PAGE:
Being hearing-impaired has never stopped me from living my life

I have had hearing aids since I was a teenager, but most people don’t know it when they meet me. I have moderate-to-profound hearing loss, but in most normal situations, save a loud bar or concert, I can hear enough to get by or lip-read to fill in the rest. It also helps that I’ve always had a ton of thick, blonde curls that tend to cover them up, but I don’t mind when they’re visible.

Whenever someone does notice my hearing aids, I usually don’t mind answering questions about them. Seeing someone my age with hearing aids is unusual, and I get that. That said, while I am personally happy to talk about it, not everyone feels that way, and that’s totally their right. In my case, tons of people assume something terrible happened to me as a kid that led to my being hearing-impaired. Nothing did — I was just born this way, so I’ve never known what I’ve been missing. I am almost completely deaf in my right ear, and have a bit over half of my hearing in my left. Most days, my hearing loss is not a big deal and doesn’t interfere with my everyday life. But all the same, here are some things I’ve learned:

People really want to relate.

The most common response I get from people when I mention my hearing loss to them is something like, “Oh, I totally get it – I have bad hearing, too.” I know why this happens, because people want to both make me feel less weird about something I don’t actually feel weird about, while also sympathizing. Still, it can be a little frustrating. I feel like the best response to me saying, “Do you mind if I walk on your right side? I don’t hear well with my right ear,” is to just say, “Sure,” and move on.

I hate when people mouth things to me.

The absolute worst thing people do to me when my hearing loss comes up is to jokingly stop making any sound mid-sentence, and mouth words inaudibly at me. It’s just so rude, and not funny. Also, it’s unoriginal, even though everyone always thinks they are the first person to make that “joke.”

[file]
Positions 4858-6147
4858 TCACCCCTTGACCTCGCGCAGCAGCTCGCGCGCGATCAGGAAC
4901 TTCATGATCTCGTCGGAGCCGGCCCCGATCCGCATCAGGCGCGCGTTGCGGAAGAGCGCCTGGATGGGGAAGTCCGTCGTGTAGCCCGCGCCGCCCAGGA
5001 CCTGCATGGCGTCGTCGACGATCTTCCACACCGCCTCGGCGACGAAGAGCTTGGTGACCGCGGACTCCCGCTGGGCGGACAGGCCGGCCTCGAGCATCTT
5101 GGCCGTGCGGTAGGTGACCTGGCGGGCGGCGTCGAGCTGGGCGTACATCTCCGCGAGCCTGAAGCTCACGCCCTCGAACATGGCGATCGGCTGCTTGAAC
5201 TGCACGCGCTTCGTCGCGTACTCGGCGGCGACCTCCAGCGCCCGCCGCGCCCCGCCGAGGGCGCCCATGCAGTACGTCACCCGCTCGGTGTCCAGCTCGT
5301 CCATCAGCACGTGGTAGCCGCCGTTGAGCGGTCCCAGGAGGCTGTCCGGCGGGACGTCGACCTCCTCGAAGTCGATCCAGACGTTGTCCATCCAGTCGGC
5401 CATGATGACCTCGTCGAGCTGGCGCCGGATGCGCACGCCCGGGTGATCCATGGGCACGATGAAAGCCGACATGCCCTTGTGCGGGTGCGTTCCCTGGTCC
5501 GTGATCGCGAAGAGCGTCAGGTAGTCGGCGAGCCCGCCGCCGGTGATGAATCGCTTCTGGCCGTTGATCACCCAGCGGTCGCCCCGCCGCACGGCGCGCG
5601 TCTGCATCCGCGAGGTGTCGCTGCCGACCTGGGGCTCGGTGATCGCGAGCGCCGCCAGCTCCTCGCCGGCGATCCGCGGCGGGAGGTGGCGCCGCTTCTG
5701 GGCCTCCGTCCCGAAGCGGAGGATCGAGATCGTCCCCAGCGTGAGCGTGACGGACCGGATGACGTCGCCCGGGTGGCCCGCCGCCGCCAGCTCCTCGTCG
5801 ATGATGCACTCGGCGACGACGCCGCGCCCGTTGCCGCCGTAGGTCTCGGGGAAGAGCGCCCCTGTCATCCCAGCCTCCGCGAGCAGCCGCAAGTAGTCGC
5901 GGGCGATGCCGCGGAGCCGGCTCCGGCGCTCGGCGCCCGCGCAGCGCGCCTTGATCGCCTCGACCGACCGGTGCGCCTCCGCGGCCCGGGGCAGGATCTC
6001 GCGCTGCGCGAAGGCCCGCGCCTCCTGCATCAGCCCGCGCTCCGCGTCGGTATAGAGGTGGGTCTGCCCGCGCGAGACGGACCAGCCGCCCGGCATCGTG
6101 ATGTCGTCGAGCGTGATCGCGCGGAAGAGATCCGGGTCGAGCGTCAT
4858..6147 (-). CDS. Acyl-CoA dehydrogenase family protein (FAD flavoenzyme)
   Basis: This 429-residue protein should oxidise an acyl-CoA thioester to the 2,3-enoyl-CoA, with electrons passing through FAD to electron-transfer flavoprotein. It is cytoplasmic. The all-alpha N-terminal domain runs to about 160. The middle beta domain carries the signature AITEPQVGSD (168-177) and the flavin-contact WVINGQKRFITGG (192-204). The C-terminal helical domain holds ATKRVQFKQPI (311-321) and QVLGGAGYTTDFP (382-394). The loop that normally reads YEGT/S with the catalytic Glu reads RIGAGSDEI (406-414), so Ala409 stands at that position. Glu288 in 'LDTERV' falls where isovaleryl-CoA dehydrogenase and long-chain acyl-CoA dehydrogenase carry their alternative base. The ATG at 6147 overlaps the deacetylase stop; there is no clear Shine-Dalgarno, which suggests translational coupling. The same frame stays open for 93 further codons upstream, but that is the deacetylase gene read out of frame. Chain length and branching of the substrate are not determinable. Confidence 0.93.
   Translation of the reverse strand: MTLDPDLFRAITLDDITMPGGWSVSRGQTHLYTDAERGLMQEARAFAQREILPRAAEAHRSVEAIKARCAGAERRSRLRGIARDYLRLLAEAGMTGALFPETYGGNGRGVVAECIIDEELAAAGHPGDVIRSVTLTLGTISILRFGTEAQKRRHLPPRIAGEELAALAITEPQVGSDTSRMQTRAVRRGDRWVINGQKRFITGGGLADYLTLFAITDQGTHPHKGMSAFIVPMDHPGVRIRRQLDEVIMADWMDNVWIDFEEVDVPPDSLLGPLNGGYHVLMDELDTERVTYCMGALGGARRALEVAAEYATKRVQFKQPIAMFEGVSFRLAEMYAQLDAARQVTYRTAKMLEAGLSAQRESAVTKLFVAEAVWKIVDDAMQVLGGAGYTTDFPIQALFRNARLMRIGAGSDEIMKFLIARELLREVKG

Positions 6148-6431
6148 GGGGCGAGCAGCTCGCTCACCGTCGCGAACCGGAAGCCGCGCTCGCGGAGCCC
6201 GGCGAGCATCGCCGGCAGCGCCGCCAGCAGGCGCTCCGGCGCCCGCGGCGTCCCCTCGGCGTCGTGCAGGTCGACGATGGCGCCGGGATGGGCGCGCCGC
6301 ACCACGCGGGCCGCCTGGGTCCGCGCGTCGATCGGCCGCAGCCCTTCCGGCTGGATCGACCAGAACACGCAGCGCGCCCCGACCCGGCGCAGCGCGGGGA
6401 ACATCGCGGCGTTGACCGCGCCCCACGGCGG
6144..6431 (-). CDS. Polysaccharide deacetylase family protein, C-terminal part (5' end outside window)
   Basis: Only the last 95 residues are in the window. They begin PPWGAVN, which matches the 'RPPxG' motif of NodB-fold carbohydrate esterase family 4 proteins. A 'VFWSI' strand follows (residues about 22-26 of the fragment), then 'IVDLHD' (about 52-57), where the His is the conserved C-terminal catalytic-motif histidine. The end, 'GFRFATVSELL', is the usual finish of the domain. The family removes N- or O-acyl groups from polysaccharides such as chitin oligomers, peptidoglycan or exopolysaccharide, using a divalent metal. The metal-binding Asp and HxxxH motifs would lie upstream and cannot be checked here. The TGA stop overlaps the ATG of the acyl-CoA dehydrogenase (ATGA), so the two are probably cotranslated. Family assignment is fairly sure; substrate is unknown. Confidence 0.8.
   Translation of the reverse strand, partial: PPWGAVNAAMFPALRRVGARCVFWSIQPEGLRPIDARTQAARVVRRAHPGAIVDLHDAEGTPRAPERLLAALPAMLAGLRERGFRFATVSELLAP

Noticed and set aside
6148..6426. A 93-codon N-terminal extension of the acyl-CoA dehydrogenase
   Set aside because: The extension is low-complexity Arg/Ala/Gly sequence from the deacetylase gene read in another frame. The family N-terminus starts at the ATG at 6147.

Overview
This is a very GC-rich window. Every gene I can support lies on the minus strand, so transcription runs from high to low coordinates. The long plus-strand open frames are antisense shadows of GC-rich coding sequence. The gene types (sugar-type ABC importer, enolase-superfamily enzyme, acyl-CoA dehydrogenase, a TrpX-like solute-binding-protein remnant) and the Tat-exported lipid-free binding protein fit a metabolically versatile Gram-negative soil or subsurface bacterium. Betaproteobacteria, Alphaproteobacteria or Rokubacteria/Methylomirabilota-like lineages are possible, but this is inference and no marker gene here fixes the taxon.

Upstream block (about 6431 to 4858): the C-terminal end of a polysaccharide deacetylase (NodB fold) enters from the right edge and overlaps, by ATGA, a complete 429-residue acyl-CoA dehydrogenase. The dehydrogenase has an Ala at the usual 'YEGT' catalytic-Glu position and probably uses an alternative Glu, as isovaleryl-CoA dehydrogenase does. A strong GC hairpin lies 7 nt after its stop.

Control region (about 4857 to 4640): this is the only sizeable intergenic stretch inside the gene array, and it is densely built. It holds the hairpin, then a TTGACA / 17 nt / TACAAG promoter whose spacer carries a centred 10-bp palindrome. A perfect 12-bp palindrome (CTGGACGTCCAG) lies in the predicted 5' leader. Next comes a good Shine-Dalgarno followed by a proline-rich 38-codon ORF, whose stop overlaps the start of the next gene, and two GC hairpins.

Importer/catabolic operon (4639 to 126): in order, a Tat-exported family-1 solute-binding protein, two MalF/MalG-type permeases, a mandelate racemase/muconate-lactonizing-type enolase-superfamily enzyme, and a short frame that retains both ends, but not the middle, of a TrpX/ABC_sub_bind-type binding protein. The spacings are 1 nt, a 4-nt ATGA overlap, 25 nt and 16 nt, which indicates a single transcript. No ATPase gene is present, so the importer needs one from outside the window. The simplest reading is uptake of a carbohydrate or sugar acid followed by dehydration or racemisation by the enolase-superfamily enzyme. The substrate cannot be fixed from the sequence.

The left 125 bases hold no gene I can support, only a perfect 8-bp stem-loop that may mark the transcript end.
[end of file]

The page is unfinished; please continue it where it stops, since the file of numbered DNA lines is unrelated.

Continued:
Closed captions are awesome.

I watch everything with closed captions on, and I’m pretty proud that over the years I’ve managed to convert some friends and boyfriends to the wonder that is CC. Even if you can hear fine, it’s great to read the captions so you don’t miss anything. Also, there are some great closed caption fails out there, or even weird additions that will make you laugh for sure if you take the time to read them.

Hearing aids are insanely expensive. 

A lot of people don’t know that health insurance in America very rarely contributes to the coverage of hearing aids. A new set can run me anywhere from $4,000-$7,000, and my hearing aids need replaced every five years or so. It’s an expense I always have to plan and save for. The silver lining is, because technology is always advancing, my current set is always my best one yet.

I’ve learned to wear whatever I want.

Along those lines, hearing aids at least come in all kinds of colors. My first two sets were very standard skin-toned ones, tucked behind my ears and covered by my long blonde hair. When I got my current set a few years ago, my audiologist pointed me toward another design like those. Instead, I opted for some flashy black and silver ones — they stand out pretty easily against my curls. I would have gotten silver lightning bolts on them if they’d been an option.

Credit: Dot Dodd
Credit: Dot Dodd

I consider myself lucky that my hearing loss doesn’t have much of an impact on my day-to-day activities. I have to keep up with regular doctor appointments to make sure my ears are as healthy as they can be, and to make sure my hearing levels aren’t changing. It’s worth it for the peace of mind. Maybe someday hearing aids will be covered by insurance, and I’ll put that money toward something a little more fun. Until then, I’ll be keeping an eye out for what features I want in my next pair. And maybe I’ll opt for neon?